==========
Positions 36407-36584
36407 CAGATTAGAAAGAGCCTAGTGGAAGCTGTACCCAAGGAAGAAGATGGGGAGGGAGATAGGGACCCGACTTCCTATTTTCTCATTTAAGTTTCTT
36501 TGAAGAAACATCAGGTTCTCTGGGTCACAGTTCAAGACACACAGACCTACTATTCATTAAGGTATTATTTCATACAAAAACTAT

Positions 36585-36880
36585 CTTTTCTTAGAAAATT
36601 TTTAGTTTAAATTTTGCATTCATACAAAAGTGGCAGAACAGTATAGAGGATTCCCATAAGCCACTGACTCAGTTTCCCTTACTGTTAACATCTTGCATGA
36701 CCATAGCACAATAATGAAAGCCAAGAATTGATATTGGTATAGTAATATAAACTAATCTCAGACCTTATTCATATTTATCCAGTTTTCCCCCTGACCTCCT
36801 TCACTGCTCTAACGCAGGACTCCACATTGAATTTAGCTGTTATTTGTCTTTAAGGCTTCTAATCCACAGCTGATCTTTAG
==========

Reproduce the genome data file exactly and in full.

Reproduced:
Positions 36407-36584
36407 CAGATTAGAAAGAGCCTAGTGGAAGCTGTACCCAAGGAAGAAGATGGGGAGGGAGATAGGGACCCGACTTCCTATTTTCTCATTTAAGTTTCTT
36501 TGAAGAAACATCAGGTTCTCTGGGTCACAGTTCAAGACACACAGACCTACTATTCATTAAGGTATTATTTCATACAAAAACTAT

Positions 36585-36880
36585 CTTTTCTTAGAAAATT
36601 TTTAGTTTAAATTTTGCATTCATACAAAAGTGGCAGAACAGTATAGAGGATTCCCATAAGCCACTGACTCAGTTTCCCTTACTGTTAACATCTTGCATGA
36701 CCATAGCACAATAATGAAAGCCAAGAATTGATATTGGTATAGTAATATAAACTAATCTCAGACCTTATTCATATTTATCCAGTTTTCCCCCTGACCTCCT
36801 TCACTGCTCTAACGCAGGACTCCACATTGAATTTAGCTGTTATTTGTCTTTAAGGCTTCTAATCCACAGCTGATCTTTAG